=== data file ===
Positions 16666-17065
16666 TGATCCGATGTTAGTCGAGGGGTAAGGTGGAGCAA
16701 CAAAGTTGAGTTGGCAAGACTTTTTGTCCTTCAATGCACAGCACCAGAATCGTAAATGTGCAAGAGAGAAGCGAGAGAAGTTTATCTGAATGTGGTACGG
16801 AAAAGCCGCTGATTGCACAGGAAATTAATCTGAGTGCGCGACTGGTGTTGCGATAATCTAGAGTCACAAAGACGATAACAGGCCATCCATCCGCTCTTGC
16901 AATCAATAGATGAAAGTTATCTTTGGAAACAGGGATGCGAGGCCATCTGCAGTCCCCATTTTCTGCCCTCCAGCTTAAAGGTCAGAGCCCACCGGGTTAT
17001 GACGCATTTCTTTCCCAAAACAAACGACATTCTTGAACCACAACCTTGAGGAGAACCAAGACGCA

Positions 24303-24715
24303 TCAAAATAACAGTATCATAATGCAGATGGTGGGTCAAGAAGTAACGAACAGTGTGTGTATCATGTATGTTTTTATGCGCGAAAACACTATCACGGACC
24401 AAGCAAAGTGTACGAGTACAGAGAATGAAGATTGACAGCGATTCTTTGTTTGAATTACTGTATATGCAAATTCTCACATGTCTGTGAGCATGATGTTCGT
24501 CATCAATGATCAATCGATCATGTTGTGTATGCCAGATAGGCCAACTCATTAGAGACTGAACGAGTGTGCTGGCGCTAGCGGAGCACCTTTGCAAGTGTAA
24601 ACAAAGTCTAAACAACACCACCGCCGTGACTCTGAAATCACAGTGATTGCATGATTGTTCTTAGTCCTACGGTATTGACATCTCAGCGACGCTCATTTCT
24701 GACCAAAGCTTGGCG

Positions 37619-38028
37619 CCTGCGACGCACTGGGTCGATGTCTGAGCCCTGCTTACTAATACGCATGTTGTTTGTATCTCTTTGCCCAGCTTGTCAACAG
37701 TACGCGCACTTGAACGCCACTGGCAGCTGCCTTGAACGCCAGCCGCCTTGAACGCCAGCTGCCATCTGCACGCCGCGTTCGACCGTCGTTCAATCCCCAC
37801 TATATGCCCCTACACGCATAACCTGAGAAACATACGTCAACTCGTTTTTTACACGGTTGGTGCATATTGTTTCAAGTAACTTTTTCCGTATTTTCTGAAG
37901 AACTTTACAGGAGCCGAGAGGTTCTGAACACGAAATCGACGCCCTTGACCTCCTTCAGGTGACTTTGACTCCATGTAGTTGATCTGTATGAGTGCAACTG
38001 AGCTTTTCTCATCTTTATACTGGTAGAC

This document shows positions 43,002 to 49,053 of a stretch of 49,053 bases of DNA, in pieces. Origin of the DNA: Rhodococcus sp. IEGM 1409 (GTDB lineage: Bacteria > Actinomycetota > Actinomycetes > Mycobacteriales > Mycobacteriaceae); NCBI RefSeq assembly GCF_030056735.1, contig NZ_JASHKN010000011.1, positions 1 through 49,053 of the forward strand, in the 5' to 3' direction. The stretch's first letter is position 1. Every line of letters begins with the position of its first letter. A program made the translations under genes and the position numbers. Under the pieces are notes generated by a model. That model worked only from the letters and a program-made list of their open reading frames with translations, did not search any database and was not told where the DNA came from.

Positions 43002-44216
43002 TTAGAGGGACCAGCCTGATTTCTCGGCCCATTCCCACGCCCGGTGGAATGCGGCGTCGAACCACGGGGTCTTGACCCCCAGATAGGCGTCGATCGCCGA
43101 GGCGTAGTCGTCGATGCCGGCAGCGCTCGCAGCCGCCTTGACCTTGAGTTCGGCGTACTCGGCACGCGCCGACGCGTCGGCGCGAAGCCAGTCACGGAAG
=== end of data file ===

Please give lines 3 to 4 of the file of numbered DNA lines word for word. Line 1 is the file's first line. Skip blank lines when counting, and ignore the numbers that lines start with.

16701 CAAAGTTGAGTTGGCAAGACTTTTTGTCCTTCAATGCACAGCACCAGAATCGTAAATGTGCAAGAGAGAAGCGAGAGAAGTTTATCTGAATGTGGTACGG
16801 AAAAGCCGCTGATTGCACAGGAAATTAATCTGAGTGCGCGACTGGTGTTGCGATAATCTAGAGTCACAAAGACGATAACAGGCCATCCATCCGCTCTTGC